elds, a requirement which fell heavily on the slave wife, since cooking had to be done
at the end of a day’s hard work. Masters might frequently report nding their contented
eld hands chatting or singing around the cabin replace as the night fell, but there was
little free time in the slaves’ working week. The slaves could, however, usually count on
the free Sunday, since the South was God-fearing and churchgoing and the Sabbath had
to be respected. By the nineteenth century, moreover, America’s black population was
universally Christian. Elements of African religion remained, particularly strongly in the
Gullah regions of the Georgia coast, and black Christianity had incorporated African


features, including dancing during church singing and the loud a rmatory cries of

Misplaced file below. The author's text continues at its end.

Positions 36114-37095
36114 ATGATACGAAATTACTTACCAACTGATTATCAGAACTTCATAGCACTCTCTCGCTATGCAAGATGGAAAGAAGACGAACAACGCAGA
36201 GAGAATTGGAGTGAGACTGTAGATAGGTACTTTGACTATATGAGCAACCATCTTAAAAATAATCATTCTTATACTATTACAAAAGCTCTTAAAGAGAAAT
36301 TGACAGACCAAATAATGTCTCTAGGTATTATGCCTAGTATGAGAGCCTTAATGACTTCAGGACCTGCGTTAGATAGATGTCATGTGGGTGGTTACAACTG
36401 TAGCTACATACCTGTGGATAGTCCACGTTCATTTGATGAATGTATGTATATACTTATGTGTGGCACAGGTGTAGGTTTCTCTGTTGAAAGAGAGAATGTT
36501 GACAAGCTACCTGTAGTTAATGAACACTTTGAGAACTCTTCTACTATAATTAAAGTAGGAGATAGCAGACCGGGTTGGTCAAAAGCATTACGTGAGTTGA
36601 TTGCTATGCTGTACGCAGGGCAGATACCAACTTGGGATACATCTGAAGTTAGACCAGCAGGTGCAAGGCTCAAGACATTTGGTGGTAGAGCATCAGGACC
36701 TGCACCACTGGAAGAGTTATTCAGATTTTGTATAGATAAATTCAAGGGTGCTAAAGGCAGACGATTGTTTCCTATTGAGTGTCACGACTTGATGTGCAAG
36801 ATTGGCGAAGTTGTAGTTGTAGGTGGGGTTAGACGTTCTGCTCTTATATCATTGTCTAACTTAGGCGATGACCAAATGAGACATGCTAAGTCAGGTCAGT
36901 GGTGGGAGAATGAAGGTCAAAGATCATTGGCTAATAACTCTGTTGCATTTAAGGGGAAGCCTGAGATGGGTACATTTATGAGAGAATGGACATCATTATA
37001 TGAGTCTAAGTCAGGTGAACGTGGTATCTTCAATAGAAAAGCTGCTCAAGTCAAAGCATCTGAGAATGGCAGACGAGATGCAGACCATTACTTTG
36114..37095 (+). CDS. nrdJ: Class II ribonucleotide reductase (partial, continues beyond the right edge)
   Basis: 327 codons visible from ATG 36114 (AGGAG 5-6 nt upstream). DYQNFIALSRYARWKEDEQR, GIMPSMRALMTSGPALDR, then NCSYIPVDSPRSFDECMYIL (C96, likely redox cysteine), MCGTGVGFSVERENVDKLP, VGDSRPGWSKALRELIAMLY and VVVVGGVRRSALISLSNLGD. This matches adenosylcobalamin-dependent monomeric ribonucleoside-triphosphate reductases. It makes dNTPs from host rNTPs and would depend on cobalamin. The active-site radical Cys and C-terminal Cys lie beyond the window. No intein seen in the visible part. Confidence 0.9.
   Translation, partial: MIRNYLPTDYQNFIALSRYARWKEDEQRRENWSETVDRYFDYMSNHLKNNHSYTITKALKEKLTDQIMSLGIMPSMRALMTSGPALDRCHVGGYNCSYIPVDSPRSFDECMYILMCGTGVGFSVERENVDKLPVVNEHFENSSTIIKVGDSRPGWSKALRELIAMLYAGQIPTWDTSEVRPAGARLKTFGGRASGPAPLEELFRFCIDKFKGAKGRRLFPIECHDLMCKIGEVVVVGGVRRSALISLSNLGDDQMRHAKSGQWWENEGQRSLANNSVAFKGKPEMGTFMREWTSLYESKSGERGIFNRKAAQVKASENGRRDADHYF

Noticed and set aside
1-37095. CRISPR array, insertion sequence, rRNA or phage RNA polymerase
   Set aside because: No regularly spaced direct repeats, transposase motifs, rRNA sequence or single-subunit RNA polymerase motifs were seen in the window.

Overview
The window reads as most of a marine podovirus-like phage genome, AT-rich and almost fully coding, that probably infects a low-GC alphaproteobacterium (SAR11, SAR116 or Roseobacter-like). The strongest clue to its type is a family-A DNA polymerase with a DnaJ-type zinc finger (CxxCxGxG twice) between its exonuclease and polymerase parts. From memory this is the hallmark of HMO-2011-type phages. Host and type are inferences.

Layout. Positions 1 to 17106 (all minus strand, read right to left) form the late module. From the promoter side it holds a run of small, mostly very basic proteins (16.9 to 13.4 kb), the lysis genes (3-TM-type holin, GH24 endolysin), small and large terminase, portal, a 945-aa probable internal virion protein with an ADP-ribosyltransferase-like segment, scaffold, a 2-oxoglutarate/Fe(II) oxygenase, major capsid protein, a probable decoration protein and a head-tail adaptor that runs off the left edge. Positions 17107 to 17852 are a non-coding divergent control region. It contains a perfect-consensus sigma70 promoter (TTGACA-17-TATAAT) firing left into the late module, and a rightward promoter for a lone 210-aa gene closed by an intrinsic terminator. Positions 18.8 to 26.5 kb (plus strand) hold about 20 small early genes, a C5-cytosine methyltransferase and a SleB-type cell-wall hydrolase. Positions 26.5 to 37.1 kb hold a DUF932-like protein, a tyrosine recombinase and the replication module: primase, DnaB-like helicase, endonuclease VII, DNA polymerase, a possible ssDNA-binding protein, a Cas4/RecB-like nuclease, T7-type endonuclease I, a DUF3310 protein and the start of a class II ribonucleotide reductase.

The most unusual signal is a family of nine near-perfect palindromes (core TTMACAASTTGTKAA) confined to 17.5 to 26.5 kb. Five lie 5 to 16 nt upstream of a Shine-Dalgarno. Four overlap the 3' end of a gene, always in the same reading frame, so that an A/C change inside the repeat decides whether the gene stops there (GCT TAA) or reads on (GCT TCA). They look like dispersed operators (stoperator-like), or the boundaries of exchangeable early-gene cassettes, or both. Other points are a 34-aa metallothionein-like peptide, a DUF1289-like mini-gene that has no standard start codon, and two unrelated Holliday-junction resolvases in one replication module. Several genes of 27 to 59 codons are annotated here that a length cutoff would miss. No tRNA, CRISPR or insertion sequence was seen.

worshippers uttered during sermons. The two churches which slaves most often joined
were the Baptist and the Methodist, probably because of their informality of
organisation and the inspirational nature of their services. Until the end of the
eighteenth century, however, white churches did not welcome black membership. Black
Christianity was correctly suspected by whites who were involved in any way in the
slave system as being subversive of the slave order by its message of equality between
all human beings and its celebration of poverty and powerlessness. During the
seventeenth and early eighteenth centuries, devoted white Christians found that part of
Christian teaching di cult to reconcile with the picture of slavery, so that both Baptists
and Methodists began in America as anti-slavery organisations, as the Quakers would
remain throughout. Progressively, however, the churches, particularly those with
numerous slave-owning adherents, such as the Episcopalians and Presbyterians, began
to justify slavery on doctrinal grounds. As a result, the Episcopal Church lost almost all
its black members. Meanwhile slaves were nding their own way to reconcile their